CEO Comments: Alcohol Has No Place in Childhood

Drinkaware CEO Comments Blog

CEO Comments

As the national charity working to prevent underage drinking Drinkaware firmly believes that alcohol has no place in childhood.  

The legal age for drinking is 18 years, but the average age of first drink is 15.5 years (Drinkaware Index 2019) and the tipping point, 2nd year in secondary school, is evident from the documented shift in attitudes and experiences regarding alcohol (Maynooth University, 2019). 

Parents and Educators

Parents and educators have a key role to play in addressing underage drinking, and this starts with separating facts from fiction:  

  • The earlier young people start drinking, the more likely they are to experience alcohol-related harms in the future (Growing Up in Ireland, 2020)  
  • Any amount of alcohol given to a child or adolescent acts as a serious risk factor for future adolescent binge drinking and suffering from alcohol related harms (Aiken et al, 2020; Boland et al, 2020; Clare et al, 2020).    
  • Parental supply of alcohol also increases the frequency of binge drinking and the number of alcohol related harms experienced (Clare et al. 2020).   
  • Right into the twenties, the brain is still developing and drinking alcohol at this time can have an impact on long term brain function (NIAAA, 2003). 

Policy Makers and Influencers

Policy makers and influencers also have a role to play by supporting the already existing related recommendations in the Department of Health’s Reducing Harm, Supporting Recovery – A health-led response to alcohol and drug use in Ireland 2017-2025, and Healthy Ireland’s Strategic Plan 2021-2025, of which one stated aim is “to delay the initiation of consumption among children and young people”.   

Ireland’s political and education leaders should be aware of the valuable role alcohol education can play in primary prevention and should commit to actively supporting evidence-informed programmes that prevent and delay alcohol use amongst children and young people.   

Junior Cycle Alcohol Education Programme

Drinkaware’s Junior Cycle Alcohol Education Programme is one such programme.  It not only aligns with the strategic aims of these strategies, but has also been independently evaluated by Maynooth University and shown to be effective at increasing students’ intent not to drink, and improving their understanding of the impact of alcohol consumption on health and wellbeing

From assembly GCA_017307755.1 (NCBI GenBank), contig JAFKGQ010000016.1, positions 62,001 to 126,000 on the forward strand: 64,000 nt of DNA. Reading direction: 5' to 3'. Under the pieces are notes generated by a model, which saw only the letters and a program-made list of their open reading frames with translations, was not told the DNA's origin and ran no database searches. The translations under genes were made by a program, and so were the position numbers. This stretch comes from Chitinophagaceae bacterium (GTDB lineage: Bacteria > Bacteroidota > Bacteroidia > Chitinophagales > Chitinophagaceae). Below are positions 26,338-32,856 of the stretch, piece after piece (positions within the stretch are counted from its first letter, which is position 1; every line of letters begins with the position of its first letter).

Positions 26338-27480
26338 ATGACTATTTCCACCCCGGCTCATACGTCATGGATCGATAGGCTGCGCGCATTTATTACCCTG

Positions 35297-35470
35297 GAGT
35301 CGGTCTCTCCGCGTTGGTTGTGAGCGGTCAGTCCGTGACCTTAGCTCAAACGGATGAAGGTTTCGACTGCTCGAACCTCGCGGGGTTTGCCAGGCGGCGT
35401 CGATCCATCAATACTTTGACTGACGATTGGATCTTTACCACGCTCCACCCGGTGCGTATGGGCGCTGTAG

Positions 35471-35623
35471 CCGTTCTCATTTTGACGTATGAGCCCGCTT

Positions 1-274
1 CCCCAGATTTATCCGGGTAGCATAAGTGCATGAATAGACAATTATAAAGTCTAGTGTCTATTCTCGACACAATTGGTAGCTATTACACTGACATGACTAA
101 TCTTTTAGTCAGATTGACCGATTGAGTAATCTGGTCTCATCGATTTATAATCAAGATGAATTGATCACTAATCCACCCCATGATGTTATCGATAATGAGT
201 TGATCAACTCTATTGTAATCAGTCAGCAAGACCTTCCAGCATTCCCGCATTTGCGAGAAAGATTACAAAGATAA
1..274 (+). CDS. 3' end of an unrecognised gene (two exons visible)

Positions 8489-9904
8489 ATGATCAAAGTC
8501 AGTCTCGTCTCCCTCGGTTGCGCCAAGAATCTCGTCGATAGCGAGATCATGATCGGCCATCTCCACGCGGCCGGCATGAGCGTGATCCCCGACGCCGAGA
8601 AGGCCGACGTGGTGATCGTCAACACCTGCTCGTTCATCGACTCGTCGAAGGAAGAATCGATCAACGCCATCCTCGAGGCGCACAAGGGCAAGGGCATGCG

To date over 15,000 students have engaged with the Programme through 295 trained teachers across 155 schools nationwide.  And in 2022-2024 we want to scale this, because to do not so could mean the continuation and/or escalation of our unhealthy youth drinking culture, the perpetuation of the negative expectations and acceptance of underage drinking, and the inevitable increase of alcohol-related harm to self and others.   

For reference:

(NIAAA, 2003). 

(Growing Up in Ireland, 2020).  

(Aiken et al. 2020). Aiken A, Clare PJ, Boland VC, Degenhardt L, Yuen WS, Hutchinson D, Najman J, McCambridge J, Slade T, McBride N, De Torres C, Wadolowski M, Bruno R, Kypri K, Mattick RP, Peacock A. Parental supply of sips and whole drinks of alcohol to adolescents and associations with binge drinking and alcohol-related harms: A prospective cohort study. Drug Alcohol Depend. 2020 Oct 1;215:108204. doi: 10.1016/j.drugalcdep.2020.108204. Epub 2020 Aug 5. PMID: 32871506. 

(Boland et al, 2020). Boland VC, Clare PJ, Yuen WS, Peacock A, Aiken A, Wadolowski M, Hutchinson D, Najman J, Slade T, Bruno R, McBride N, Degenhardt L, Kypri K, Mattick RP. The association between parental supply of alcohol and supply from other sources to young people: a prospective cohort. Addiction. 2020 Nov;115(11):2140-2147. doi: 10.1111/add.15033. Epub 2020 Mar 24. PMID: 32141130. 

(Clare et al. 2020). Clare PJ, Dobbins T, Bruno R, Peacock A, Boland V, Yuen WS, Aiken A, Degenhardt L, Kypri K, Slade T, Hutchinson D, Najman JM, McBride N, Horwood J, McCambridge J, Mattick RP. The overall effect of parental supply of alcohol across adolescence on alcohol-related harms in early adulthood-a prospective cohort study. Addiction. 2020 Oct;115(10):1833-1843. doi: 10.1111/add.15005. Epub 2020 Mar 6. PMID: 32034841.